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Best platform for buying Crypto?

<SLV>

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Coinbase? I am thinking about taking a small position in Etherium.
 

ds_mustang

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I use Coinbase and Kraken which are US based. I have Gemini and it seems ok but I've never used it. Coinbase is probably the easiest and most popular. Once you have ETH on Coinbase or Kraken you can stake it and earn interest (around 5%) paid in more ETH. However staking ETH locks it up so you can't access it (probably until sometime in Q1 next year when the Ethereum developers implement staking withdrawals). Gemini didn't have ETH staking last I looked.

If you want lower fees you can use Coinbase Pro (which is run by coinbase but it's a different website), but at the cost of a more complicated interface intended for trading. Also you can't stake there but must move the coins to normal coinbase (which is free and instant).

If you want to earn returns on ETH without locking it up, wait until Q1 next year. Or you might look into sites like Blockfi, Celsius, or Nexo as they pay interest on ETH and other crypto by lending it rather than staking it.

And yeah, they all have annoying KYC so be ready for that.
 

<SLV>

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What is KYC?
 

<SLV>

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Keep (and stake?) crypto in Coinbase exchange or move to a wallet?
 

Scorpio

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what he means is it is giving up a lot to get access to any platform due to .gov regs and so on.

who you are and where is your dough coming from,
they mainline into a bank account, thereby providing them direct access into your fiefdom


Know Your Client (KYC)​


By
JAMES CHEN



Updated April 17, 2021
Reviewed by
ERIC ESTEVEZ
TABLE OF CONTENTS

What Is Know Your Client (KYC)?​

The Know Your Client or Know Your Customer is a standard in the investment industry that ensures investment advisors know detailed information about their clients' risk tolerance, investment knowledge, and financial position. KYC protects both clients and investment advisors. Clients are protected by having their investment advisor know what investments best suit their personal situations. Investment advisors are protected by knowing what they can and cannot include in their client's portfolio. KYC compliance typically involves requirements and policies such as risk management, customer acceptance policies, and transaction monitoring.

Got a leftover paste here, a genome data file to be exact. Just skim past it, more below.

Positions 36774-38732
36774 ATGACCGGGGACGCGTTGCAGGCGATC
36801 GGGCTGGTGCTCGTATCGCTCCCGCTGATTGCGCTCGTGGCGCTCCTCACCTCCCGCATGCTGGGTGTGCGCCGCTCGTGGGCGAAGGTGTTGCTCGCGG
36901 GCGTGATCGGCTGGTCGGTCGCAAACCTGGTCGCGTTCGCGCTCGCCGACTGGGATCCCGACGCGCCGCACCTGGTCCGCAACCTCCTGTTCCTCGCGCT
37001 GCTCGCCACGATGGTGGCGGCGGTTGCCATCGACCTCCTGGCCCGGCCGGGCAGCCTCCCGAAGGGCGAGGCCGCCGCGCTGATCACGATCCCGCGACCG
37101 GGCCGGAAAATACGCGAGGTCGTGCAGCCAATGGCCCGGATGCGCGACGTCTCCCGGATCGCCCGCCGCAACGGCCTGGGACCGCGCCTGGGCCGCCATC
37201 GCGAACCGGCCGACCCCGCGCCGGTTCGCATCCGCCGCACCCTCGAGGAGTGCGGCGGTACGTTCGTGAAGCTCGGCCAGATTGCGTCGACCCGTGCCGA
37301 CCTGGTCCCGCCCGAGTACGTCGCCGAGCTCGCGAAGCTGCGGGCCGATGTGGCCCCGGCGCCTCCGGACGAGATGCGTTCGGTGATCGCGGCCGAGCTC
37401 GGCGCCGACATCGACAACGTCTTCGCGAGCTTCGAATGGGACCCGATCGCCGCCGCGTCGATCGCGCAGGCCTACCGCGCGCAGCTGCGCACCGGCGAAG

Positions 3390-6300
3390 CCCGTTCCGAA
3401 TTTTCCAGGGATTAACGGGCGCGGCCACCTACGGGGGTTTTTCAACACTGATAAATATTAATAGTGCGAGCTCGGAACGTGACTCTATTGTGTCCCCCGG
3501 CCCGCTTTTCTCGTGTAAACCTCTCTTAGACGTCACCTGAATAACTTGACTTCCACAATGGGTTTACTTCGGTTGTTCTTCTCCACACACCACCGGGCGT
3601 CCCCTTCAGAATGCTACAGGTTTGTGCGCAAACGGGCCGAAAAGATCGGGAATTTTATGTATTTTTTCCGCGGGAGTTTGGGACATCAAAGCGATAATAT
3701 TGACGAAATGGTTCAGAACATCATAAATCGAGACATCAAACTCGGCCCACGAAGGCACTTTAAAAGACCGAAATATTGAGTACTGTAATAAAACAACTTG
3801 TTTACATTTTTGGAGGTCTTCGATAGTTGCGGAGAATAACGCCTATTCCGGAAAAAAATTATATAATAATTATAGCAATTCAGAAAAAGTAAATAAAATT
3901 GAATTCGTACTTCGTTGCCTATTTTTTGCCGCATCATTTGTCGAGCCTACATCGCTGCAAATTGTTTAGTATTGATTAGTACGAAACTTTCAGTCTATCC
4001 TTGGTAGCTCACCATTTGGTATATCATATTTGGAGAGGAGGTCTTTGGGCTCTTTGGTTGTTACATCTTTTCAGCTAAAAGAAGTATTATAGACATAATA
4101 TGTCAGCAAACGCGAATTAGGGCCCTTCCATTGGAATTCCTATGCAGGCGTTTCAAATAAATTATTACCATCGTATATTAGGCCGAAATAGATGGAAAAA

<SLV>

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what he means is it is giving up a lot to get access to any platform due to .gov regs and so on.

who you are and where is your dough coming from,
they mainline into a bank account, thereby providing them direct access into your fiefdom


Know Your Client (KYC)​


By
JAMES CHEN



Updated April 17, 2021
Reviewed by
ERIC ESTEVEZ
TABLE OF CONTENTS

What Is Know Your Client (KYC)?​

The Know Your Client or Know Your Customer is a standard in the investment industry that ensures investment advisors know detailed information about their clients' risk tolerance, investment knowledge, and financial position. KYC protects both clients and investment advisors. Clients are protected by having their investment advisor know what investments best suit their personal situations. Investment advisors are protected by knowing what they can and cannot include in their client's portfolio. KYC compliance typically involves requirements and policies such as risk management, customer acceptance policies, and transaction monitoring.
Got it. That explains all of the questions when I opened the Coinbase account.
 

ZZZZZ

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ZZZZZ

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I have a stock brokerage account at Interactive Brokers. They just started offering crypto trading. I haven't used it yet, but it's well worth checking out. They claim to have the lowest crypto fees on the planet.

 

ZZZZZ

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what he means is it is giving up a lot to get access to any platform due to .gov regs and so on.

who you are and where is your dough coming from,
they mainline into a bank account, thereby providing them direct access into your fiefdom


Know Your Client (KYC)​


By
JAMES CHEN



Updated April 17, 2021
Reviewed by
ERIC ESTEVEZ
TABLE OF CONTENTS

What Is Know Your Client (KYC)?​

The Know Your Client or Know Your Customer is a standard in the investment industry that ensures investment advisors know detailed information about their clients' risk tolerance, investment knowledge, and financial position. KYC protects both clients and investment advisors. Clients are protected by having their investment advisor know what investments best suit their personal situations. Investment advisors are protected by knowing what they can and cannot include in their client's portfolio. KYC compliance typically involves requirements and policies such as risk management, customer acceptance policies, and transaction monitoring.

Years ago, I worked on the team to implement KYC reporting at a former employer.

It's not just financial institutions who must comply, it's ANY business that deals in cash: car dealers, jewelers, pawn shops, firearms dealers, construction contractors, etc. Any and every cash business in the country.
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#48Fan